birds in a barrel's mission is to release creative nonfiction into the wild.

40 Days & 40 Writes is its first project.

You Can Take the Girl out of the City

Even though I wasn’t born there, I call Atlanta, Georgia my hometown. After a somewhat nomadic existence, my family settled in Atlanta when I was six. My father worked for a large company and was transferred to cities where his company had regional offices.

My family had been in Memphis, Tennessee two years when I was born, but we moved six weeks later to Birmingham, Alabama. Then we moved first to Orlando and then to Jacksonville, Florida. We had a six-month stint in Atlanta before we moved to Houston, Texas for two years. We had a year in exile, as my mother referred to it, in Wheaton, Illinois, a suburb of Chicago, and finally settled back in Atlanta. I went to kindergarten in Houston, first grade in Wheaton, and second grade in Atlanta.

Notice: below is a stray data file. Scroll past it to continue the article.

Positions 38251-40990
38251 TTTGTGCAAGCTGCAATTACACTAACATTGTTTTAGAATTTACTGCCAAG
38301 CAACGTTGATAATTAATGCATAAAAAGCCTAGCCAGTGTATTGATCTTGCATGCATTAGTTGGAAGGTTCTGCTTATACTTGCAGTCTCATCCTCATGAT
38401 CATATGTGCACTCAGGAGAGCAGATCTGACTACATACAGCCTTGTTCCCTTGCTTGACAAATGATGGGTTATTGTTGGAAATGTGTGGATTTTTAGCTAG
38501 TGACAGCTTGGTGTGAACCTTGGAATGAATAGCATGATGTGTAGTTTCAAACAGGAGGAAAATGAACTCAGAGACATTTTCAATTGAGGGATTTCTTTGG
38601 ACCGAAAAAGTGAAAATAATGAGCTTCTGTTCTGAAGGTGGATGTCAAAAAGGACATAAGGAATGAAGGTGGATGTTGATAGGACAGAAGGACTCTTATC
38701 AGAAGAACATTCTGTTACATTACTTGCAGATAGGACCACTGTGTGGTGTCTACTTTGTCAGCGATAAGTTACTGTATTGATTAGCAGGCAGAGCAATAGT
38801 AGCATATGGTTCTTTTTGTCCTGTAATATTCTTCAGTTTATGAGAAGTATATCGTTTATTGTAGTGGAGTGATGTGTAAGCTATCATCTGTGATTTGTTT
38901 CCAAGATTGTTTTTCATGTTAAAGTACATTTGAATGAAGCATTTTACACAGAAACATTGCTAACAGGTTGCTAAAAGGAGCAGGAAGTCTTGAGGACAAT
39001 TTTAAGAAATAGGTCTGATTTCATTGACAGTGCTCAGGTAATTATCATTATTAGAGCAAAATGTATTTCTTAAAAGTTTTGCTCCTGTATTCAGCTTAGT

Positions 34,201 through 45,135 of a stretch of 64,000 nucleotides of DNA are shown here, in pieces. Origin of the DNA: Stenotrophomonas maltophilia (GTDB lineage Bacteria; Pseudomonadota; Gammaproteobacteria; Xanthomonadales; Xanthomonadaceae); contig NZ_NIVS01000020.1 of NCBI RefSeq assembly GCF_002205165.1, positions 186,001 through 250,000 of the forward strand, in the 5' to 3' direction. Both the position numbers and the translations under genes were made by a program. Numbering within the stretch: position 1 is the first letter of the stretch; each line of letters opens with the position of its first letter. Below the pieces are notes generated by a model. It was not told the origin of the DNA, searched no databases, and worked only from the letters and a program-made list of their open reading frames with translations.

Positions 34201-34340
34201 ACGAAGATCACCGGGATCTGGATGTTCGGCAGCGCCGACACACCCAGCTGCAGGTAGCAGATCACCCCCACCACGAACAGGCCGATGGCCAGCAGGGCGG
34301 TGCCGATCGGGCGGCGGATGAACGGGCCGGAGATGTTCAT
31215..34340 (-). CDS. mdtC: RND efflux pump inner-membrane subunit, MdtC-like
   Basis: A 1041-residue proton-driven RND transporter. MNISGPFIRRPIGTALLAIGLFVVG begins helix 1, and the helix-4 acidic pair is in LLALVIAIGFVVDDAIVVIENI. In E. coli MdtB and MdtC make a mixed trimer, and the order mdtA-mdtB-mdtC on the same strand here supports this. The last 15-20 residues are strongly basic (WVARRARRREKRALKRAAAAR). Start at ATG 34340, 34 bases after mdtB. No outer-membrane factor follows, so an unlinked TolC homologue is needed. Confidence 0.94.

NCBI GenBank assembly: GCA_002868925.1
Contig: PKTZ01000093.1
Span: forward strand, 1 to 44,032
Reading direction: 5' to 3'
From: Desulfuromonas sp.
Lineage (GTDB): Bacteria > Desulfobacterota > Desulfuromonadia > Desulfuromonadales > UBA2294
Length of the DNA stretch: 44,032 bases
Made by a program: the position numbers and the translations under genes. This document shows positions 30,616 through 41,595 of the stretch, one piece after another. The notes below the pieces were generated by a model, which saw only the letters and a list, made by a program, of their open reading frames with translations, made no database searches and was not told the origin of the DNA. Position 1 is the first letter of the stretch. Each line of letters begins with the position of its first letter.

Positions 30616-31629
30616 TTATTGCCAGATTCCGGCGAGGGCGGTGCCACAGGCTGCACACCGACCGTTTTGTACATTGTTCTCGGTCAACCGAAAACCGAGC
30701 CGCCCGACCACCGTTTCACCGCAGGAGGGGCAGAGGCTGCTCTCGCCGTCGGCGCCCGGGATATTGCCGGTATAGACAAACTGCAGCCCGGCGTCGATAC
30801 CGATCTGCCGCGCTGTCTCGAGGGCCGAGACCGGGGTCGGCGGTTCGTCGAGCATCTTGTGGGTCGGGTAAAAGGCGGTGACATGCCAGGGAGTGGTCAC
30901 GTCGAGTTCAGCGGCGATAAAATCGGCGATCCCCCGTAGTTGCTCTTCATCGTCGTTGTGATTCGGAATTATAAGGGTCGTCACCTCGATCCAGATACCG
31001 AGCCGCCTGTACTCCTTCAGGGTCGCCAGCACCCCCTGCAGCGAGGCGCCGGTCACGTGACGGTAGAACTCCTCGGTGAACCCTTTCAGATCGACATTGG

I loved Atlanta. While it was a big city back then, it was nothing like it is now. I could ride my bicycle to places I wanted to go, and I walked to school. Just about everyone I knew had moved to Atlanta from somewhere else. I didn’t know many Atlanta natives. People were and are always moving in and out of Atlanta. Where you were from was never a question.

I’ve wondered what a childhood would be like growing up in one place and in one house. Do you feel more rooted? Do you always know where you are from? If I live in a house more than six years, I start to get restless.

I’ve now lived in Auburn more than half my life (and I think in twelve different houses). I still can’t call Auburn my hometown, however. You have to be born here to do that. There are even “OFA” car stickers--Originally From Auburn. I’ve been asked more than once, “You’re not from around here, are you?”

Hometowns

Here is Where I Am